Patients with brain contusions: predictors of outcome and relationship between radiological and clinical evolution
ABSTRACT Object Traumatic parenchymal mass lesions are common sequelae of traumatic brain injuries (TBIs). They occur in up to 8.2% of all TBI cases and 13%-35% of severe TBI cases, and they account for up to 20% of surgical intracranial lesions. Controversy exists concerning the association between radiological and clinical evolution of brain contusions. The aim of this study was to identify predictors of unfavorable outcome, analyze the evolution of brain contusions, and evaluate specific indications for surgery. Methods In a retrospective, multicenter study, patients with brain contusions were identified in separate patient cohorts from 11 hospitals over a 4-year period (2008-2011). Data on clinical parameters and course of the contusion were collected. Radiological parameters were registered by using CT images taken at the time of hospital admission and at subsequent follow-up times. Patients who underwent surgical procedures were identified. Outcomes were evaluated 6 months after trauma by using the Glasgow Outcome Scale-Extended. Results Multivariate analysis revealed the following reliable predictors of unfavorable outcome: 1) increased patient age, 2) lower Glasgow Coma Scale score at first evaluation, 3) clinical deterioration in the first hours after trauma, and 4) onset or increase of midline shift on follow-up CT images. Further multivariate analysis identified the following as statistically significant predictors of clinical deterioration during the first hours after trauma: 1) onset of or increase in midline shift on follow-up CT images (p < 0.001) and 2) increased effacement of basal cisterns on follow-up CT images (p < 0.001). Conclusions In TBI patients with cerebral contusion, the onset of clinical deterioration is predictably associated with the onset or increase of midline shift and worsened status of basal cisterns but not with hematoma or edema volume increase. A combination of clinical deterioration and increased midline shift/basal cistern compression is the most reasonable indicator for surgery.
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ABSTRACT: Intracranial pressure (ICP) monitoring has been for decades a cornerstone of traumatic brain injury (TBI) management. Nevertheless, in recent years, its usefulness has been questioned in several reports. A group of neurosurgeons and neurointensivists met to openly discuss, and provide consensus on, practical applications of ICP in severe adult TBI. A consensus conference was held in Milan on October 5, 2013, putting together neurosurgeons and intensivists with recognized expertise in treatment of TBI. Four topics have been selected and addressed in pro-con presentations: 1) ICP indications in diffuse brain injury, 2) cerebral contusions, 3) secondary decompressive craniectomy (DC), and 4) after evacuation of intracranial traumatic hematomas. The participants were asked to elaborate on the existing published evidence (without a systematic review) and their personal clinical experience. Based on the presentations and discussions of the conference, some drafts were circulated among the attendants. After remarks and further contributions were collected, a final document was approved by the participants. The group made the following recommendations: 1) in comatose TBI patients, in case of normal computed tomography (CT) scan, there is no indication for ICP monitoring; 2) ICP monitoring is indicated in comatose TBI patients with cerebral contusions in whom the interruption of sedation to check neurological status is dangerous and when the clinical examination is not completely reliable. The probe should be positioned on the side of the larger contusion; 3) ICP monitoring is generally recommended following a secondary DC in order to assess the effectiveness of DC in terms of ICP control and guide further therapy; 4) ICP monitoring after evacuation of an acute supratentorial intracranial hematoma should be considered for salvageable patients at increased risk of intracranial hypertension with particular perioperative features.Acta Neurochirurgica 05/2014; 156(8). DOI:10.1007/s00701-014-2127-4 · 1.79 Impact Factor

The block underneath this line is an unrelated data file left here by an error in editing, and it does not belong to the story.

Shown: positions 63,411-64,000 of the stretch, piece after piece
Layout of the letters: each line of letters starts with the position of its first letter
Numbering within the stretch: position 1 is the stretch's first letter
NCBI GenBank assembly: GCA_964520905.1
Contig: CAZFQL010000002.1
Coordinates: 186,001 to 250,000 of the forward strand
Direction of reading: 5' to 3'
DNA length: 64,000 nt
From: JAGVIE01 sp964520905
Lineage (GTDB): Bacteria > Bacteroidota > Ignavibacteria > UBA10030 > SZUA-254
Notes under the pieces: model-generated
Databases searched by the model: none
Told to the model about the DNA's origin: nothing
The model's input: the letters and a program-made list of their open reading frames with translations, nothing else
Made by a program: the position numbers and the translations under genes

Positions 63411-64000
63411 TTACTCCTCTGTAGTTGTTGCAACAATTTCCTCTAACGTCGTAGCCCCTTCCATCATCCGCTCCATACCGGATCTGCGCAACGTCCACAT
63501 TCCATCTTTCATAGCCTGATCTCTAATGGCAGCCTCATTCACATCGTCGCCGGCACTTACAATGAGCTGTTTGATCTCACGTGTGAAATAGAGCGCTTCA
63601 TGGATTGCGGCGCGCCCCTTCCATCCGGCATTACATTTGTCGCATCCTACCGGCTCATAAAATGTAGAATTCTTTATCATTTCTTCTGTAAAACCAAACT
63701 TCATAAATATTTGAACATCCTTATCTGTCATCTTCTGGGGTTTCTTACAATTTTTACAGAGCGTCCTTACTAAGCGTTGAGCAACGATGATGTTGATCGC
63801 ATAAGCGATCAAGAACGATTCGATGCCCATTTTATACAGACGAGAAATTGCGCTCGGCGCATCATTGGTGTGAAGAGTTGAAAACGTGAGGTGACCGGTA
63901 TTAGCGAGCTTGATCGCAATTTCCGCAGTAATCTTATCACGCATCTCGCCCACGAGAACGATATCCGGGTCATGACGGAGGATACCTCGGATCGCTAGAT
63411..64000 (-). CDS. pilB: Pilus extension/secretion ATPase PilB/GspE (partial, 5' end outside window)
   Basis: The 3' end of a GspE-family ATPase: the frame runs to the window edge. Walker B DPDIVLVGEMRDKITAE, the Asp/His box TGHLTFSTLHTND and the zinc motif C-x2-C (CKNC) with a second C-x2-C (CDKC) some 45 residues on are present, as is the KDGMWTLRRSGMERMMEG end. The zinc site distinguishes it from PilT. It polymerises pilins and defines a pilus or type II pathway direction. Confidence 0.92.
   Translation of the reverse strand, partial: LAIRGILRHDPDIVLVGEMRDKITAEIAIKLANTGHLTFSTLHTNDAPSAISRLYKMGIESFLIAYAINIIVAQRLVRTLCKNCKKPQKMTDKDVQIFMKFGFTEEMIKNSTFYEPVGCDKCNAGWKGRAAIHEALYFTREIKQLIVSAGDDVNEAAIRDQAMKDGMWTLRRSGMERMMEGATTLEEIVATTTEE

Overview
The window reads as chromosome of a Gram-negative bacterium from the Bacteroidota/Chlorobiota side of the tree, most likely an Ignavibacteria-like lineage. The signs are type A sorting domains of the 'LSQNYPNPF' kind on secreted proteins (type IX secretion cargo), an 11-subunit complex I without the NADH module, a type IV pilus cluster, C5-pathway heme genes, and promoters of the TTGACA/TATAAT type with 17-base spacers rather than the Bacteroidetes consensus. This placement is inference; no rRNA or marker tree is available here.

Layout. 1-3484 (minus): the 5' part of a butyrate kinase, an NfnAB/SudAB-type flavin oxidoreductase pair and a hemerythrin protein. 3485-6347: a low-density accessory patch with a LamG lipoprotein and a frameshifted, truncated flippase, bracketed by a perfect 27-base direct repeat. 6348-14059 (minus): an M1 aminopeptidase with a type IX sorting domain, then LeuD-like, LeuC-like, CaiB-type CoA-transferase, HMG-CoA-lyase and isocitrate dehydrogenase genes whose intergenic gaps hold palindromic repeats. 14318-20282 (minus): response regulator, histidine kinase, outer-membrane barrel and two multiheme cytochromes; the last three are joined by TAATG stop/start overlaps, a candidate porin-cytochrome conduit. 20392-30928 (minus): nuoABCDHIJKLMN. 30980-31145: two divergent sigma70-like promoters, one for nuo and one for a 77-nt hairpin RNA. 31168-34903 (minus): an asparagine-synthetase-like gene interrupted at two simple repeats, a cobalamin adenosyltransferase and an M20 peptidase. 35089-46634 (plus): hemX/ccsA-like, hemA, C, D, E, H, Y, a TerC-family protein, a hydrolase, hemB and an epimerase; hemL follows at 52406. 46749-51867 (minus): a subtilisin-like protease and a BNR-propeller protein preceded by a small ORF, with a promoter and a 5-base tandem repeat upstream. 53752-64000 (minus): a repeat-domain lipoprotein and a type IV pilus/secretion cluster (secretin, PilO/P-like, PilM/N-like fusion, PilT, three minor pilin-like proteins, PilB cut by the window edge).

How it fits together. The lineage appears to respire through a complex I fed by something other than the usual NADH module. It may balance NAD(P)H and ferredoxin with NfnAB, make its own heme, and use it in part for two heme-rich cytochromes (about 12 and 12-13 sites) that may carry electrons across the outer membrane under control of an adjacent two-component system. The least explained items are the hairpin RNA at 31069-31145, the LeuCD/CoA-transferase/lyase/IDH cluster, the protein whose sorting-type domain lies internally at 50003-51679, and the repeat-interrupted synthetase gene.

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ABSTRACT: The increase in the volume of a traumatic intracerebral hemorrhage (TICH) is a widely studied phenomenon that has a direct impact on the prognosis of patients. The objective of this study was to identify the risk factors associated with the progression of TICH. We retrospectively analyzed the records of 1970 adult patients older than 15 years who were consecutively admitted after suffering a closed severe traumatic brain injury (TBI) between January 1987 and November 2013 at a single center. Beginning in 2007, patients with moderate TBIs were also included. 782 patients exhibited one or more TICH on the initial CT scan and met the selection criteria. The main outcome variable was the presence or absence of progression of the TICH. Univariate and multivariate statistical analyses were performed. Factors independently associated with the growth of TICH obtained through logistic regression included the following: an initial volume less than 5 cc (OR 2.42, p < 0.001), cisternal compression (OR 1.95, p < 0.001), decompressive craniectomy (OR 2.18, p < 0.001), age (mean 37.67 vs. 42.95 years; odds ratio [OR] 1.01, p < 0.001), falls as mechanism of trauma (OR 1.72, p = 0.001), multiple TICHs (OR 1.56, p = 0.007), and hypoxia (OR 1.56, p = 0.02). TICH progression occurred with a frequency of 63% in our study. We showed that there is a correlation between TICH growth and some variables, such as multiple TICHs, a lower initial volume, acute subdural hematoma, cisternal compression, older patient age, hypoxia, falls, and decompressive craniectomy.Journal of Neurotrauma 03/2015; DOI:10.1089/neu.2014.3808 · 3.97 Impact Factor